Holiday Food Safety Tips For This Year’s Feast, from Steritech

The holiday season is primetime for gathering together around a warm seasonal meal. If not careful, recreating a nostalgic family favorite or preparing multiple dishes for a large gathering can increase the risks of spreading a food borne illness, warn the food safety experts at Steritech.

The Center for Disease Control and Prevention (CDC), estimates that one in six Americans, nearly 48 million people, contracts a foodborne illness every year.

To keep food safety the centerpiece of this year’s holiday feast, Chris Boyles, Vice President of Food Safety at Seritech, shared essential tips to ensure safe and healthy food preparation.

Be Prepared to Prepare:

Holiday meals are typically much larger than everyday meals. When preparing multiple dishes at once it can quickly become overwhelming, and there is greater risk for cross-contamination. Before cooking, use these strategies to ensure safe preparation:

Schedule enough time for prep-work. Keep ready-to-eat foods separate from raw proteins with a separate set of cutting boards and utensils to prevent cross-contamination. Choose color-coded cutting boards and utensils to make it easy.

Storage space in refrigerators and coolers may be limited. Plan ahead by mapping out rack space to separate ready-to-eat foods, raw animal proteins as well as any foods with potential allergens. Always keep raw proteins below the other foods.

New seasonal items may have unexpected allergens. The nine most common food allergens are: milk, eggs, fish, crustacean shellfish, wheat, soy, sesame, peanuts, and tree nuts. Review all ingredients and inquire with guests about any potential allergens before the cooking begins.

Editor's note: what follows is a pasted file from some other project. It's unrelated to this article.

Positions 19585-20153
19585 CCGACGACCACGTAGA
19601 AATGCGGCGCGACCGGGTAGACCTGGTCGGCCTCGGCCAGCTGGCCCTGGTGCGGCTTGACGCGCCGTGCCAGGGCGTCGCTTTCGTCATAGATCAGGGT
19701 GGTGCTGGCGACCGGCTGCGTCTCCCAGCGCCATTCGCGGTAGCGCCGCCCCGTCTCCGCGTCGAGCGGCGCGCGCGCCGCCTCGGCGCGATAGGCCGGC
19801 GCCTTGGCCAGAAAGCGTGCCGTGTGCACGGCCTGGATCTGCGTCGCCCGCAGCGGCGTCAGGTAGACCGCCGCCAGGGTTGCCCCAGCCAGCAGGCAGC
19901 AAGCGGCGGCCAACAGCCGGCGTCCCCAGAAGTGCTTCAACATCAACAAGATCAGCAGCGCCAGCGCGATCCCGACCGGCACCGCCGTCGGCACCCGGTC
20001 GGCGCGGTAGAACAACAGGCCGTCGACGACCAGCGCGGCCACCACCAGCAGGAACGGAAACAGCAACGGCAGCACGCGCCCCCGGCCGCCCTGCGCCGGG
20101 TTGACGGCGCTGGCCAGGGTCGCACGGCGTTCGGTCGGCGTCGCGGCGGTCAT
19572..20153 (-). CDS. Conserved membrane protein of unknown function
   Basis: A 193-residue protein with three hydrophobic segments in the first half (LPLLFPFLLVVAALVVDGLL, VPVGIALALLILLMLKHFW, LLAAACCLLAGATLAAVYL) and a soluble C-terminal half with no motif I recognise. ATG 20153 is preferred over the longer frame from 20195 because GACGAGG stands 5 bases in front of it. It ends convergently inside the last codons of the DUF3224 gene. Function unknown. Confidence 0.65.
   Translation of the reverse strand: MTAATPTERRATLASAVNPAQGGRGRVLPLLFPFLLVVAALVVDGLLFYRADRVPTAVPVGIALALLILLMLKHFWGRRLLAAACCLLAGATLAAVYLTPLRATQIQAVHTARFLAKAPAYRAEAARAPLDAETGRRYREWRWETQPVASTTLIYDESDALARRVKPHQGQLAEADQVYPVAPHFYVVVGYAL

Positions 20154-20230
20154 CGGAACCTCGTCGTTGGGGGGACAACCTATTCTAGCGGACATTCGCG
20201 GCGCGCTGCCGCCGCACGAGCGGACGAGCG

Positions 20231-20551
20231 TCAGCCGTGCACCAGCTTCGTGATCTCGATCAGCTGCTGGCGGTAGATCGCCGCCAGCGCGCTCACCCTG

When reviewing ingredients for allergens, also become familiar with potential recalls. Food recalls and foodborne illness can strike at any time. Pay attention to news reports and government agency updates about recalls and outbreaks and remove any high-risk foods.

Don’t Skimp on Cooking Time:

It is important to get it right when cooking larger portions and items, like turkeys, to ensure the food is fully cooked to safe temperatures. Monitor cooking temperatures with these tips:

Cooking partially frozen turkeys or other animal proteins like roasts will take longer, so proper thawing is important. A general rule is to allow for 24 hours of thaw time per five pounds of meat.

Preparing larger portions and quantities of food in ovens may require that cook times are adjusted for the loads. Use a calibrated meat thermometer to check final internal cook temperatures rather than a preset timer.

Continue to monitor final cook temperatures to ensure animal proteins are cooked properly. Insert a meat thermometer at the densest part of foods and check for these USDA-recommended internal temperatures.

Turkey/Poultry – 165°F

Beef Roasts – 145°F

Pork Roasts – 145°F

Cook-before-eating Ham – 145°F

Fully-cooked Ham – 140°F

Ensure Safe Leftovers:

Food safety doesn’t stop once the food is fully cooked. Improper cooling of foods can also cause foodborne illness. To avoid sending guests home with unsafe foods, follow these guidelines for proper cooling:

Cool cooked foods from 135°F to 70°F in two hours. Within six hours total, cool from 135°F to 41°F.

Divide large and thick foods into smaller portions.

Use shallow containers for quicker cooling.

Don’t tightly cover containers until food is fully cooled.

Freeze leftovers that won’t be eaten within three to four days.

Reheat leftovers to at least 165°F.

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